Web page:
• Received and filed Wilson’s and Wood’s reports of their experiences at the Gateway Cities COG retreat last month, learning about public-private partnerships (PPPs), housing and homelessness, a regional business database, municipal population densities and stormwater-runoff activity in light of Measure W parcel-tax funds.

Woods presented a proclamation to Terry Rogers, currently serving as chair of the Parks and Recreation Commission, recognizing July as the national “Parks Make Life Better!” month.

During the meeting’s “Small Business Spotlight,” Patty Hillis, owner of Pete’s Plumbing at 3099 E. Pacific Coast Highway, shared that her company has been in business since 1972 and in Signal Hill since 2003.

“It’s been a great fit,” she said of being in Signal Hill. “We’re now a full-service shop. We have seven trucks out in the field. We do anything to do with the plumbing system– gas, drain, water re-piping. We also focus on the small-residential owner as well [and] we do a lot of condominium associations.”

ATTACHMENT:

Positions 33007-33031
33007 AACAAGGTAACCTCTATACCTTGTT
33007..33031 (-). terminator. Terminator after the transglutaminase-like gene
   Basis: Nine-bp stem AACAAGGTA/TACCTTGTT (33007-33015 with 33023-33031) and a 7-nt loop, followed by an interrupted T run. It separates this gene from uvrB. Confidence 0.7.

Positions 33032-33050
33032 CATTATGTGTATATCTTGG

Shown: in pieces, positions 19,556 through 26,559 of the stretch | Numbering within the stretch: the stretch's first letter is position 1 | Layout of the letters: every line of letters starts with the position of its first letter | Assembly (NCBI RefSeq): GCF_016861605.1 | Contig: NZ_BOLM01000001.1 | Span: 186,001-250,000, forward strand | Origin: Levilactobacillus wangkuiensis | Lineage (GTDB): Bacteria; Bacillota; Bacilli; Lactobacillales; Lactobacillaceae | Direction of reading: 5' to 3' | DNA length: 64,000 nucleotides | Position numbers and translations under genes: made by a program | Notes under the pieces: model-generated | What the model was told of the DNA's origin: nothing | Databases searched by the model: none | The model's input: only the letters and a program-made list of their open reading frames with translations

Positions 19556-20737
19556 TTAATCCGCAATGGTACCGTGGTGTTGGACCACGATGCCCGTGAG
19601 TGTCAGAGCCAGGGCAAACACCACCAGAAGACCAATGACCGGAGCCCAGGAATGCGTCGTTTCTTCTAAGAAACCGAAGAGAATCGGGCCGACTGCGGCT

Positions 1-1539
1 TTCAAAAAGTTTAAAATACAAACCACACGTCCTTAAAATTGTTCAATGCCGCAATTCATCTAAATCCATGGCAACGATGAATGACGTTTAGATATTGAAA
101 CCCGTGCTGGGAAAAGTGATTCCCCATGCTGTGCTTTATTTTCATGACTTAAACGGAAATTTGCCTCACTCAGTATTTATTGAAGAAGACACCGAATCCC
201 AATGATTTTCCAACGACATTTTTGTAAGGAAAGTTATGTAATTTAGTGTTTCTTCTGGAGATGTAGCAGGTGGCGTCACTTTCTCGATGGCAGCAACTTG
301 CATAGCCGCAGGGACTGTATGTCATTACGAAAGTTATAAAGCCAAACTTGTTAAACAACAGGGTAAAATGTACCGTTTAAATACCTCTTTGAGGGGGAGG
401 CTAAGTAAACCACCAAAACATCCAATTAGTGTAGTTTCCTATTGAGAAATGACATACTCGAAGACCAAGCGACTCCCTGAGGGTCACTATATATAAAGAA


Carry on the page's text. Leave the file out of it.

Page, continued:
Hillis said the company is family-oriented and all five of her sons have worked there, though her husband and company founder passed away five years ago.

Patty’s son Josh shared some plumbing facts, such as which way toilet paper should hang (“the patent shows it’s supposed to go over the top”) and when the first bathroom was put on a space station (2007, for over $1 million). He also said the company’s plumbers work by the hour.

“You’ve got us for the hour,” he said. “Whatever you need us for, that’s what we’re here to do. […] We’ve got great guys– really honest. […] We try to set the standard.”

The next Signal Hill City Council meeting will take place Tuesday, July 23, at 7pm in the council chamber at 2175 Cherry Ave.